Depression…

Late last night, I read that Chester Bennington had killed himself, aged 41. I feel utterly saddened by this. I’m not a fan of mass outpourings of grief for famous people we never even knew, but Bennington’s death has got to me. I’m a fan of Linkin Park. In fact, only yesterday I was driving home from a meeting listening to Sharp Edges and singing at the top of my lungs, totally understanding the lyrics, feeling them, having them become a part of me in that special way only music can.

Musicians, who write from the heart, the ones who have felt extreme emotional anguish and can translate that for the benefit of the rest of us, have always been my heroes, my only heroes really. I genuinely possess such love for these people, who can stir in me feelings of desire and fighting spirit and joy and deep sorrow, just through their voices and the messages contained in their songs.

Bennington was a big drinker and substance misuser, a depression sufferer. Scroll through Twitter and you’ll see a river of love and appreciation for this man who, during his lifetime, has helped so many to feel validated and less alone, to know they too count as human beings.

As I write this, I’m trying to compute how someone with such vitality is, today, suddenly no more. How depression can blacken the mind so dramatically that all sense of hope is extinguished and it seems as though there are no more open roads to choose. Thoughts, black and desperate, can be sufficient all by themselves to snuff out a life.

I am still given to the odd depressive episode. They creep up out of nowhere and softly drop a dark veil over my world. Temporarily, I feel unable to ‘snap out of it’, ‘cheer up’ and ‘appreciate all the good stuff’. I go under. Lots of people don’t truly get it and it can feel lonely and isolating. But the thing that always gets me through is reminding myself that these periods eventually do come to an end. Life picks up again and I do feel happiness again. This too shall pass.

Self-medicating with alcohol and other drugs is a route lots of us opt for when struggling to cope with depression. I’m better without alcohol as my go-to medicine: I’m not completely depression-free, but without the booze it’s only the periodic dark thoughts and moods I have to manage, and not the merry-go-round of drunken consequences on top of that; the alcohol-induced chemical imbalance in my head, or the overall unsatisfactory lifestyle that came about as a direct result of me always thinking about drinking, and drinking, and recovering from drinking.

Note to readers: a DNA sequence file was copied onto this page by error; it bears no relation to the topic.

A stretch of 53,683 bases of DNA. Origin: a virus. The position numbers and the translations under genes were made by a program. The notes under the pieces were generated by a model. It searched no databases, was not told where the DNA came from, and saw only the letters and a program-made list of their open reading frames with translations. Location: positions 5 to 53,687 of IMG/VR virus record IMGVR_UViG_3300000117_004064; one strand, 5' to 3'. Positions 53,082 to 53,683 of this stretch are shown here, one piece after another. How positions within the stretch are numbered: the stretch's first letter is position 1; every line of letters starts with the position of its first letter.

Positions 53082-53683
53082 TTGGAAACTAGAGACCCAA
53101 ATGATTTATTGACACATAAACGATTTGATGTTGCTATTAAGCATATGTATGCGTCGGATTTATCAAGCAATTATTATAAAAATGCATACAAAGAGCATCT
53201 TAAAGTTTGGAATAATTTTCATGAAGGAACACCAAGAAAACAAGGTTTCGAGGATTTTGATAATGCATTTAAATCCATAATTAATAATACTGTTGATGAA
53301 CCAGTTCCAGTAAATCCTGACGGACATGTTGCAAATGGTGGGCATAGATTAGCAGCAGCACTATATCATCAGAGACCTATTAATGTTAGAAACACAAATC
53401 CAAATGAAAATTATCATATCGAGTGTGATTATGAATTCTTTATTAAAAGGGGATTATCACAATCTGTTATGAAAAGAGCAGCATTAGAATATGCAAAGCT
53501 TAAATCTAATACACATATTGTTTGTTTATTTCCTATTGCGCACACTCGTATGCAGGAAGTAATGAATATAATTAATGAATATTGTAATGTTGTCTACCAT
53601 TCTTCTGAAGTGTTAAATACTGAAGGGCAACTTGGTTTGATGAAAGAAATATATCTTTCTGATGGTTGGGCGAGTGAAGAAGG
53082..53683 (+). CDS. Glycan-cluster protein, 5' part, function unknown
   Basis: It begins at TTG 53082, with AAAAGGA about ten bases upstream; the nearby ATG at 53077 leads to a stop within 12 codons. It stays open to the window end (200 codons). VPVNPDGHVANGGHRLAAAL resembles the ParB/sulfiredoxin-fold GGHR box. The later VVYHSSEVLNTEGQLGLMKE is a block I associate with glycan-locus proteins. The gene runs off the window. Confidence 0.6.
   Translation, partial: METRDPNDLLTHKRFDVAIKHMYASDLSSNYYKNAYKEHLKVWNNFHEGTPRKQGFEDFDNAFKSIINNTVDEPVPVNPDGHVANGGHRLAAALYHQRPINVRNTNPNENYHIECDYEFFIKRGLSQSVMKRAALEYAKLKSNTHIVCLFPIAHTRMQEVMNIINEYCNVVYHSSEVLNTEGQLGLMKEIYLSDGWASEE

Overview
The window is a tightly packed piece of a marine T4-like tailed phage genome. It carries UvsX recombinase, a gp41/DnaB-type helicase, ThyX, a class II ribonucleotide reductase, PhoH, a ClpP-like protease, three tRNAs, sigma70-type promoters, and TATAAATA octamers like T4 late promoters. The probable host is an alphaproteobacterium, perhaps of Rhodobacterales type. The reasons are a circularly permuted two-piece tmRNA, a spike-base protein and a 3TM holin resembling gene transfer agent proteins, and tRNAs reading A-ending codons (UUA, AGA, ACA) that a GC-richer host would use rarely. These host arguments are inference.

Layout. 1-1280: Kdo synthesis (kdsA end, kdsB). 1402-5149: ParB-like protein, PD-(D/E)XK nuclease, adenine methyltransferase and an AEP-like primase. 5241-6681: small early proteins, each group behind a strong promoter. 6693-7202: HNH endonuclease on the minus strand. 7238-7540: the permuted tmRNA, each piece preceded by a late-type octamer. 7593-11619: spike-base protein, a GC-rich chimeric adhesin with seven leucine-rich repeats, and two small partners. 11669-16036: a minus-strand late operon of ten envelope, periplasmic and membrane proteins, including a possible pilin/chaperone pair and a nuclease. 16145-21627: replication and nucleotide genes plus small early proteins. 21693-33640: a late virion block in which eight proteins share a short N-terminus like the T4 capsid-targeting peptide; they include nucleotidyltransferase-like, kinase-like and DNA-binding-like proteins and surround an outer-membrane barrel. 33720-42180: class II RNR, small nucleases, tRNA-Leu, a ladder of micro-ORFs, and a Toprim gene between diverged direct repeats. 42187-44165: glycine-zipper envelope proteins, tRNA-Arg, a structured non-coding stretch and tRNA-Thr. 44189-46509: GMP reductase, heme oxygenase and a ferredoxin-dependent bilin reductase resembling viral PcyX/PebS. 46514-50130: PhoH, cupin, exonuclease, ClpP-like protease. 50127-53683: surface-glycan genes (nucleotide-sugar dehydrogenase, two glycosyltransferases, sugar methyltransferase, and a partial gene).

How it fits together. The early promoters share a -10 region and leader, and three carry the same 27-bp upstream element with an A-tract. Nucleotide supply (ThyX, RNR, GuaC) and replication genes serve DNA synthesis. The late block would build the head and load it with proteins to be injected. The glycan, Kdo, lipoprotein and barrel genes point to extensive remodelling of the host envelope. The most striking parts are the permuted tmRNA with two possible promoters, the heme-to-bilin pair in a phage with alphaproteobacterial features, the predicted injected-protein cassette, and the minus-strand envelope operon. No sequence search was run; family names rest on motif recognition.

I’ve come to terms with the fact that I do suffer with depression. I’ve started to see it as an illness, just like any other condition, and while it’s not with me constantly I know it’s only somewhere round the corner and I’ll more than likely have to deal with it rearing its head again at some point in the future. This acceptance has helped me enormously, instead of burying my head in the sand and always wondering what the hell was the matter with me whenever I felt that way. I’ve talked about it, and shared how it feels with the people who love me. They know a bit better now what happens when the gloom descends.

So, in memory of Chester Bennington, an amazingly talented man who I sincerely hope has found eternal peace, share how you feel. Open up. Don’t be ashamed of feeling this way. You’re not alone. And it will pass, given time.

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“Five years from now, you’re the same person except for the people you’ve met and the books you’ve read.” – John Wooden, born October 14th 1910

Aged 17 – October 14, 1992

Living in the moment, never looking further than the next weekend, drifting further in to the nightclub scene. You are a raver, dressed in your cat suit and trainers; hair sleek, in a bob, lips red, aware of your femininity. Music is everything, the underground scene is hypnotic; its naughtiness and illegality is like a drug, club fliers adorn your bedroom wall replacing your posters of The Smiths and Depeche Mode. First year of ‘A’ levels, but you’ve outgrown it now, it’s a burden on your time. Life flows eternally before you, there are no worries and no cares other than a strange persuasion you have developed to almost enjoy the dark side, to wallow in your suffering and to emulate your heroine, Laura Palmer – a strange one to pick given her untimely death, preceded by a life afflicted by drug addiction and abuse.